Ian and I have been talking about renovations….again. You may have heard me tell the story of how when we bought our five acre property 9 years ago, I cried when I saw the house. Not tears of joy but tears of ‘Oh my god…you want me to live here???’ It is a sixty year old wooden cottage. The bones are OK but it has been added on to and DIY modified by previous owners. When we bought it it was in desperate need of updating and intensive TLC. The deal was when we moved here that ‘one day’ we would build our dream home on a better part of the property with more views and space etc..
That ‘one day’ has not come yet for various reasons.
- We keep changing our mind about what our dream home actually looks like.
- We do not want to borrow hundreds of thousands of dollars to build said dream home.
- We already have a perfectly adequate home to live in and it seems excessive to build another just because….
- I am scared that I’ll become a slave to keeping ‘The Dream Home’ in its original pristine condition.
Over the last nine years we have painted and repaired and ripped up carpets in our little place. We polished the wooden floor boards. We’ve knocked down walls and built a front porch. We replaced the kitchen and bathroom and planted flowers all around the house.
Now it is as cute as a button and mostly I do love it. Even if the floors and walls are not level and the children all share rooms.
But over the past little while as the children are growing, the subject of ‘The Dream Home’ has come up again. Oh God.
Every now and again, I find myself stewing about all the flaws in this little house and the things that drive me crazy – such as the awkward back door thoroughfare that goes right through my narrow kitchen, oven, cooking area. The constant mess and dumping area that is our garage/storage area – also right as people enter the house. The low ceilinged dining room (the same ceiling is slowly but surely falling off due to poor workmanship when it was built). The mismatched lino. The complete lack of laundry space. The awkward spaces and corners.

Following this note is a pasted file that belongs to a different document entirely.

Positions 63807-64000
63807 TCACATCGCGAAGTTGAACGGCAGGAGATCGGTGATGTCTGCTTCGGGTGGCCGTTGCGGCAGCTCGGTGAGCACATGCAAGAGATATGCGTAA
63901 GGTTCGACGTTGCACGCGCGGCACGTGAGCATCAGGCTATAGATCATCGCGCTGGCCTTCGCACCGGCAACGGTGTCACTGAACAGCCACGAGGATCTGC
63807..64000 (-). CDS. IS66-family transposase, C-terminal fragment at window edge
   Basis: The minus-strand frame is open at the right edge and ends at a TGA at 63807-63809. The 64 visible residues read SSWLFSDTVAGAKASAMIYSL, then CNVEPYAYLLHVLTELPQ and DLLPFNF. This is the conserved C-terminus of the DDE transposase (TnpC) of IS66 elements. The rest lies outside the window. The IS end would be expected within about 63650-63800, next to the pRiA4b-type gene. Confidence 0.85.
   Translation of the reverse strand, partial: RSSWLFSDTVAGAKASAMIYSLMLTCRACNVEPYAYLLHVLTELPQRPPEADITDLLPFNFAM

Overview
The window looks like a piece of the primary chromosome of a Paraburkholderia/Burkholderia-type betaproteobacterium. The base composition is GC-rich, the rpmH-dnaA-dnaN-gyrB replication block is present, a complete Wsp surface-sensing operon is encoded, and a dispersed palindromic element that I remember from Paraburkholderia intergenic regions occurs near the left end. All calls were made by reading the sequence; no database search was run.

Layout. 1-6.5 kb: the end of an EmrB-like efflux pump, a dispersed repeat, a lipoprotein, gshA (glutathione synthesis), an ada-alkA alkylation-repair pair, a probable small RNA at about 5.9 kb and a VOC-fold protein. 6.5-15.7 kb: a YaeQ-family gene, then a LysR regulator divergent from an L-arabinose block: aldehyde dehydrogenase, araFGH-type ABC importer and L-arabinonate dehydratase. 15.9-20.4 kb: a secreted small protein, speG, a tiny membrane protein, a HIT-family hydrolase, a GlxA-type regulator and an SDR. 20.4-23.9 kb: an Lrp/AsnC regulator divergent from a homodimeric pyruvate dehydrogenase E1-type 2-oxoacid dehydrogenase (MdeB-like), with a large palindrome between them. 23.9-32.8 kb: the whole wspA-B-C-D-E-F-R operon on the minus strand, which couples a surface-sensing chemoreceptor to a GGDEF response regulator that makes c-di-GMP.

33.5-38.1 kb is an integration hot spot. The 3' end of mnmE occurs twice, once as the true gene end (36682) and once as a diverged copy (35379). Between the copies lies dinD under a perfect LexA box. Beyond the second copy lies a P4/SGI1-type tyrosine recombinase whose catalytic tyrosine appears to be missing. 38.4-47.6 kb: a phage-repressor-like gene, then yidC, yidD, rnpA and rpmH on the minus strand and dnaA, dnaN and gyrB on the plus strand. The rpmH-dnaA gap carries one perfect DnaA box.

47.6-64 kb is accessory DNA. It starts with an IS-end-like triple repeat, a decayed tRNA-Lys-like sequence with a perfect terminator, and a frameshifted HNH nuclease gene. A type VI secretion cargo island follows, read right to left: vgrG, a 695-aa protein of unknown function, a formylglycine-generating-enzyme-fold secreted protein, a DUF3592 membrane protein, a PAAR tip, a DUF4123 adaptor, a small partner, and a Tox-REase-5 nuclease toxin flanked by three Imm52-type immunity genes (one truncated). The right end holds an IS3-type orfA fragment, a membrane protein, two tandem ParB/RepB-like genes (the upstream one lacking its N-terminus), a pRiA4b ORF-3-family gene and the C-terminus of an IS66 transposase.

Then I think about all the money we have spent here and I get crankier and crankier. I spiral down into a pit of self-pity and remorse. I wail and gnash my teeth. ‘If only we had built a new house straight away and not spent a penny on this one.’ ‘Our children will be grown and gone by the time we have a) decided what to build and b) saved up the money for it.”
I get caught up in pictures of beautiful immaculate homes. And this classic story…‘If only I had my ‘dream home’ my life would be perfect and I would be happy.’
My hardworking and ever cheerful husband cops most of my bad temper and dissatisfaction. ‘I just want a nice, comfortable home for our family and friends’ I sob into his chest. I blame him for bringing me to this god-forsaken house. I feel so hard done by. Oh the drama!
I forgot that I chose to live here too. I forgot that I love it. I forgot that many, many people sleep without a safe roof over their families’ heads. I forgot that we are blessed to live here.
But mostly I forgot that my own happiness is my responsibility. And that it doesn’t depend on having a perfect house.
Then I remembered that Ian loves the land here, as do I, and I couldn’t imagine leaving the gardens and fruit trees that we have tendered so lovingly. They are like children growing up and I want to see how they turn out.
I remembered that this house is lived and loved in.
I remembered that I adore quirky creative homes. I remembered that, actually if I saw it with fresh eyes for the first time today, my heart would melt and I would choose it again.
I remember that we have unlimited creativity to make simple improvements without spending a squillion dollars.
I remembered that I can make any space beautiful.
I remember that life is happening NOW not later. It doesn’t start when I get ‘The Dream House’.
I remember that I can declutter and make the spaces warm and inviting. That costs nothing.
I know that we can do a simple extension to make the spaces more useable and liveable.
I remembered that the children sharing rooms improves family fun and togetherness.
I remembered that I choose what to focus on in every moment. I cannot whine and complain about what I don’t like and get what I do want at the same time.
I remembered that I can choose to look for things to appreciate about where we live. And that is the only way to get what I truly want.
The space, the trees, the view of the mountains in the distance, the big sky that changes every single day, the magical treehouse, the memories we have created here. I remembered that Adelaide, our youngest, was actually born in this house. (Literally in our bedroom). I think about the creativity this home inspires in me. This house is FUN.
We are so lucky to have this house!
Now my heart is overflowing with gratitude and love for this house, my husband and our children. I remembered that as long as we are together, it does not matter where we live. Together we make any house a home. This is just a house. Not our whole life. And I am happy.